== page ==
Esper Deathblade by bobsondugnutt on MtGO

Creatures (15)
3 Baleful Strix
4 Deathrite Shaman
4 Stoneforge Mystic
4 True-Name Nemesis

Non-Creature Spells (24)
2 Jace, the Mind Sculptor
4 Ponder
4 Thoughtseize
4 Brainstorm
4 Force of Will
4 Swords to Plowshares
1 Batterskull
1 Umezawa’s Jitte

Lands (21)
4 Flooded Strand
2 Marsh Flats
4 Polluted Delta
1 Scrubland
1 Tropical Island
3 Tundra
4 Underground Sea
2 Wasteland

Sideboard (15)
2 Council’s Judgment
1 Disenchant
2 Flusterstorm
2 Gideon, Ally of Zendikar
2 Meddling Mage
3 Surgical Extraction
1 Sword of Fire and Ice
2 Zealous Persecution

Summary

One of the defining features of Legacy over the years has been so-called “fair blue midrange decks”, which look to leverage the card advantage offered in blue and the complimentary cards from other colors. These decks come in many shapes and sizes, including Esper Deathblade, which is the deck we’re featuring today.

Primarily, this deck adds black and white to the base blue. In the creature base, this comes in the form of both Deathrite Shaman and Stoneforge Mystic. Deathrite Shaman has been a staple of Legacy ever since it was printed as it’s the best mana dork available, producing mana while draining the opponent’s life total and bolstering its controller’s. Stoneforge Mystic is another incredibly powerful cheap creature, as it searches up any equipment, which are Umezawa’s Jitte and Batterskull in this deck, and cheats them into play at instant speed. The value created every time Stoneforge hits the board has made strategies built around it viable.

True-Name Nemesis is the king of fairness in Legacy, being a hard to beat threat that lands early and closes games out quickly. Combined with equipment, it’s nearly impossible to beat. Jace, the Mind Sculptor has had a slight fall from grace over the last several years, but it’s still one of the strongest cards in Legacy. It generates card advantage turn after turn with its 0 ability and threatens to end the game on its own once the game has been locked up, by using its +2 and -12 abilities. Baleful Strix, while not as exciting as these other cards, bridges the gap very well for this deck, providing evasion, card draw, and a great blocker when needed.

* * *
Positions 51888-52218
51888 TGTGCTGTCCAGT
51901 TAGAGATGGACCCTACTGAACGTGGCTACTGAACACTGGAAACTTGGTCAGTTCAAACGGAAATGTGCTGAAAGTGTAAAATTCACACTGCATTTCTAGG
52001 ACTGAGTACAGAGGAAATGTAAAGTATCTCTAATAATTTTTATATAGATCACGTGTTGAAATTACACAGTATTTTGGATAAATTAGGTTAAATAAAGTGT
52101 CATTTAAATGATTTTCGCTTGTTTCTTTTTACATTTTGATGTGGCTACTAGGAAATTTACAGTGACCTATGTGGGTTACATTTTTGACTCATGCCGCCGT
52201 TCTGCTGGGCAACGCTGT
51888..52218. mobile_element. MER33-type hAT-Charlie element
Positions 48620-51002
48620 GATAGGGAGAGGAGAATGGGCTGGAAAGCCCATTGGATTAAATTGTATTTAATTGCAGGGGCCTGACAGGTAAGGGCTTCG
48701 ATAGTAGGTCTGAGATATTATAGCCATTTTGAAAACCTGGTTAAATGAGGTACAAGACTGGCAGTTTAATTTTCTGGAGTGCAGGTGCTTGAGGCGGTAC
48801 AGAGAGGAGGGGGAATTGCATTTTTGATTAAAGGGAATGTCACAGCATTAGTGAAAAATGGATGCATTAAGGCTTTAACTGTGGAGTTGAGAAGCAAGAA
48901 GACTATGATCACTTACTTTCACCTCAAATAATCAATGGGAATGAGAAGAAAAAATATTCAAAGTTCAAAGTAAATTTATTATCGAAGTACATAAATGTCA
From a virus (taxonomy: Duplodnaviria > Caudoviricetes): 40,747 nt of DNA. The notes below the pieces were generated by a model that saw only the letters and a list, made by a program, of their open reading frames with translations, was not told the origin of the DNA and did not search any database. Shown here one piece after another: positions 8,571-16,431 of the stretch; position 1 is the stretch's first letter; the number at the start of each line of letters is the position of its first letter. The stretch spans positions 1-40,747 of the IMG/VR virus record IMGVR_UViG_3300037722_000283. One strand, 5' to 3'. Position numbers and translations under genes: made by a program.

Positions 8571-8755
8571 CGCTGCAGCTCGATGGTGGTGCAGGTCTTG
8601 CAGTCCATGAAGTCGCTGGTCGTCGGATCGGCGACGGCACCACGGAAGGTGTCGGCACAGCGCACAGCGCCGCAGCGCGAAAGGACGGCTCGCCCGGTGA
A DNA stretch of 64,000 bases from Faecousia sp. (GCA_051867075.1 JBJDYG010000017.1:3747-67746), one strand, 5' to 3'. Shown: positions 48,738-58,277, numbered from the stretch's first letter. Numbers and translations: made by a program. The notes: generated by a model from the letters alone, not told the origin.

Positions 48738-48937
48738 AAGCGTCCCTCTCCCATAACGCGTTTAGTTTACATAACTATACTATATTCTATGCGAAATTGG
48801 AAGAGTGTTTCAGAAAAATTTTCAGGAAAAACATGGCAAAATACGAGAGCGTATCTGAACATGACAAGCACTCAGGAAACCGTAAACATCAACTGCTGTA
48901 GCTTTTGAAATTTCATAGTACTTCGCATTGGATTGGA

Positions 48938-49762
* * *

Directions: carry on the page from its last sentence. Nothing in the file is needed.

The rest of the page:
The Esper color combination gives quite a bit in Legacy. In white, Swords to Plowshares is the most powerful and efficient removal spell in the format, making it a no-brainer inclusion in this deck. In blue, Force of Will is a free, yet card disadvantageous, counter spell that helps this deck have game against combo decks, and Brainstorm and Ponder help this deck to churn through cards and find what it needs in particular situations. In black, Thoughtseize is the main draw. The 1 mana discard spell is particularly relevant in Legacy, where the metagame is incredibly diverse, the two life doesn’t matter a ton, and nabbing spells from the opponent’s hand is particularly potent.

Here are the changes I would make going forward:

Mainboard

-1 Baleful Strix

+1 Toxic Deluge

Sideboard

No changes.

This is day 327 of Spellsnare.com’s 2017 Deck of the Day column, where each day we’ll feature a different Standard, Modern, or Legacy deck that caught our eye. You can read day 326 here, where we featured a Modern control deck that uses Leylines in the mainboard!

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